• New Bohemia in Northeast has been a big supporter of "Gleeman and The Geek" and now the beer-and-sausage house is opening a second location in Golden Valley.
• Some of this week's weird and random search engine queries that brought people here:
- "Roy Smalley, baseball player"
- "Your favorite Coen brothers movies"
- "What is Scott Ullger good at?"
- "Sad guy sitting alone in restaurant"
- "How much does Joe Nathan make per inning?"
- "Where did Nick Blackburn go?"
- "Are the suites at Target Field air-conditioned?"
- "Weight loss Zubaz"
• Two weekends ago a phone call woke me Saturday morning and I was confused to hear a woman claiming to be "a reporter from the New York Post." Intrigued but still groggy, I checked my e-mail and found several messages from the same person offering $200 for "a freelancer to go out to a house in Eden Prairie and interview someone today." I'm not a reporter and barely leave my own house, so I replied with a simple "no thanks."
It turns out, as David Brauer of MinnPost found by doing a bit more digging, the New York Post was looking for someone to basically go ring the doorbell at Brett Favre's house while he was in New York to play the Jets. Apparently their goal was to get his wife involved and turn that into a story, which is just about the grossest possible thing someone could pay you $200 to do on a Saturday morning. Perhaps that was covered in journalism school after I dropped out.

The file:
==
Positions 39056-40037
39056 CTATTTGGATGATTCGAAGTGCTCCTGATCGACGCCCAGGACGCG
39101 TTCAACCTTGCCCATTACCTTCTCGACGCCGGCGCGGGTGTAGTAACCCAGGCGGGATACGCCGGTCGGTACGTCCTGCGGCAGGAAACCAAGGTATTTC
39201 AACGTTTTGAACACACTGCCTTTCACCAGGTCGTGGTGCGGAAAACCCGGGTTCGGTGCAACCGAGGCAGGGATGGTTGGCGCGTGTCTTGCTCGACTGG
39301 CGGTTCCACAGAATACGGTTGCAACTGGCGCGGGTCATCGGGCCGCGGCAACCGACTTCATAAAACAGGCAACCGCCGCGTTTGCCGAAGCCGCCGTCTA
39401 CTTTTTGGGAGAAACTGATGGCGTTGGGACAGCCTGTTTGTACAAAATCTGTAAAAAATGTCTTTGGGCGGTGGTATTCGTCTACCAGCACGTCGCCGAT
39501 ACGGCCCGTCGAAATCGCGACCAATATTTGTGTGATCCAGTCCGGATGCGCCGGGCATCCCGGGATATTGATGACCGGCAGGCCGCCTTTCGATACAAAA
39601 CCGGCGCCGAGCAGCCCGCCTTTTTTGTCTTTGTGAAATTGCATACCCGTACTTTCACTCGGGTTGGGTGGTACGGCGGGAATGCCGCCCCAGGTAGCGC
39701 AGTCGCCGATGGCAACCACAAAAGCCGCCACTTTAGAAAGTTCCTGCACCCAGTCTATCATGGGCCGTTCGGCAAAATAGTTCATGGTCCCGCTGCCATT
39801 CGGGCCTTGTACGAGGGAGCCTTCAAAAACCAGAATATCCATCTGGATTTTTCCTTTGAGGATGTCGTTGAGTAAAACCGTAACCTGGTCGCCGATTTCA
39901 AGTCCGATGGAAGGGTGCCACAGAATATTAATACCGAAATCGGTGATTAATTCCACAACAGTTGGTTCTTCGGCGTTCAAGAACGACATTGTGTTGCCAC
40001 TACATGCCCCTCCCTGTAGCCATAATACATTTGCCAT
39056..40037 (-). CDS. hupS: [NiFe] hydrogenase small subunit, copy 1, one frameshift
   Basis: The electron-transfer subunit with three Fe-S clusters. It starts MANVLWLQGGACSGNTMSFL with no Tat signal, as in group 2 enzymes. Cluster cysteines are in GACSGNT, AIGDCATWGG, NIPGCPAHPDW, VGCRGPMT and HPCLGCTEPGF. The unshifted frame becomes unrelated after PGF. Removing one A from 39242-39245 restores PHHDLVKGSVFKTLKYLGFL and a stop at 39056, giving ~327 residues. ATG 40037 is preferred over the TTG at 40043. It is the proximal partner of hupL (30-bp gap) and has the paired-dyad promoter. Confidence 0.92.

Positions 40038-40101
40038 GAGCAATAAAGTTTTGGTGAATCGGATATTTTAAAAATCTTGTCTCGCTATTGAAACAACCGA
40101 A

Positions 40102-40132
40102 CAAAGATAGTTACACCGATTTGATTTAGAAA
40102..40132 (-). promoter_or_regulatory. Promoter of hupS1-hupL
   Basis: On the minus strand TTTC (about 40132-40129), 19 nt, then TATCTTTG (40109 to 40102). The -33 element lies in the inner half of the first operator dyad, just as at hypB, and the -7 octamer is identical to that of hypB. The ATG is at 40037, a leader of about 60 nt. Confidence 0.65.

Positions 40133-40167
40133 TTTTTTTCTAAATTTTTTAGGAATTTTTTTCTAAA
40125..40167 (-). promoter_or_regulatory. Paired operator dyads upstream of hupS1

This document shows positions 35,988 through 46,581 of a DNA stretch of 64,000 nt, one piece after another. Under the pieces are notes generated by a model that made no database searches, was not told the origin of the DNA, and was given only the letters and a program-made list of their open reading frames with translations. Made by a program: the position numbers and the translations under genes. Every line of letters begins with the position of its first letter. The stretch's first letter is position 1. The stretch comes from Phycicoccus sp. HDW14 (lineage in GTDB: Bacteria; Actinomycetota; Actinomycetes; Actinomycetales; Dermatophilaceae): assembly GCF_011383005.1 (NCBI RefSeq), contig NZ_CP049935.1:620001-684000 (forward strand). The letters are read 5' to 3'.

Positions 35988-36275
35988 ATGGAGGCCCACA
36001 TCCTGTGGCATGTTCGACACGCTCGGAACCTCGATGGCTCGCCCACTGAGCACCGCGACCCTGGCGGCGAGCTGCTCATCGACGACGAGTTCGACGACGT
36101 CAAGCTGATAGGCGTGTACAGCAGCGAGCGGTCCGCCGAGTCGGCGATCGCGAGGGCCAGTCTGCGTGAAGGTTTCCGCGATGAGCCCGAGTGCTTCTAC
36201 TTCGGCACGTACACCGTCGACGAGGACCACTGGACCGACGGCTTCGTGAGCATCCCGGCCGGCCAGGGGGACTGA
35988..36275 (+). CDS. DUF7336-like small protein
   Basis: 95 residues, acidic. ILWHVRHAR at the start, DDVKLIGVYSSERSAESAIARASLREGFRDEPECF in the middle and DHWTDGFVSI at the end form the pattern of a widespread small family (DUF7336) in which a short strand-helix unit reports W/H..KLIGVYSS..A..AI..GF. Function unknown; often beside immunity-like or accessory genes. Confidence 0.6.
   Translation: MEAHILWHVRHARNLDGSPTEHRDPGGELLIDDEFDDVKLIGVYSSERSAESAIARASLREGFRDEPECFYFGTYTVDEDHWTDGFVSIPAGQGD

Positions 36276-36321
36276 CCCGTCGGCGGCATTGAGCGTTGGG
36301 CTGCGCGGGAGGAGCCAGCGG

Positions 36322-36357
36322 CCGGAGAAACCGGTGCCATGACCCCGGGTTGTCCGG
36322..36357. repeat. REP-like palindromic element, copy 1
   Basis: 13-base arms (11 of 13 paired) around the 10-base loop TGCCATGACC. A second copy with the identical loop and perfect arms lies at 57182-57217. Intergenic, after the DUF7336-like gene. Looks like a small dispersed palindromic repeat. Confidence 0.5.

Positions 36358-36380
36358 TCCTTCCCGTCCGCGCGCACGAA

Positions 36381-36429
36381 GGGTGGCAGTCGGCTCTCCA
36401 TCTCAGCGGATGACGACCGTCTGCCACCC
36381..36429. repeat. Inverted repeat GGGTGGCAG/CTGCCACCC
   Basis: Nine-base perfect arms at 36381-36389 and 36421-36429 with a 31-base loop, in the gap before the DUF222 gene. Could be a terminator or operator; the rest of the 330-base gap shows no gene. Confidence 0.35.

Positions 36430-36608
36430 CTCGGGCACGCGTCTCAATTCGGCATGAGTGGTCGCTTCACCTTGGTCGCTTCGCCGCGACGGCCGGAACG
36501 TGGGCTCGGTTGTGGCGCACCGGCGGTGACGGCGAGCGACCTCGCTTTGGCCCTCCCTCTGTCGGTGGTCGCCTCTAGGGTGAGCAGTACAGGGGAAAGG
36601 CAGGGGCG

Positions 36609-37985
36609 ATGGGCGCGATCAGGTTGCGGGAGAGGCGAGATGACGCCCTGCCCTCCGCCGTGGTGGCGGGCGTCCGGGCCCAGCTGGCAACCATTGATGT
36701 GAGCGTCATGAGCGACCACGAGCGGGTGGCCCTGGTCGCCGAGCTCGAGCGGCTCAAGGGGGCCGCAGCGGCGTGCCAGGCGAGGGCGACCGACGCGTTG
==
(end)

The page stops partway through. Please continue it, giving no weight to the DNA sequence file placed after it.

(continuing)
• Jon Heyman of SI.com blocked my Hardball Talk colleague Craig Calcaterra from following him on Twitter a while back, so I'm endlessly amused that a TBD.com post on social networking "tearing friends apart" included this excerpt:
The snub came months after Heyman called Calcaterra at home to discuss criticism Calcaterra had made of Heyman. Calcaterra says the call "ended civilly enough" but then came the Twitter block, a move that "far more offended" him than the phone call. "It's just so passive aggressive," he says.
Heyman confirms the block, saying that Calcaterra wrote numerous negative posts about him and he didn't want his tweets to provide further fodder. "I guess it's flattering, but I wasn't flattered," he says. Calcaterra says he's "moved on," but the incident made him question "odd interpersonal relationships" social networking sites encourage.
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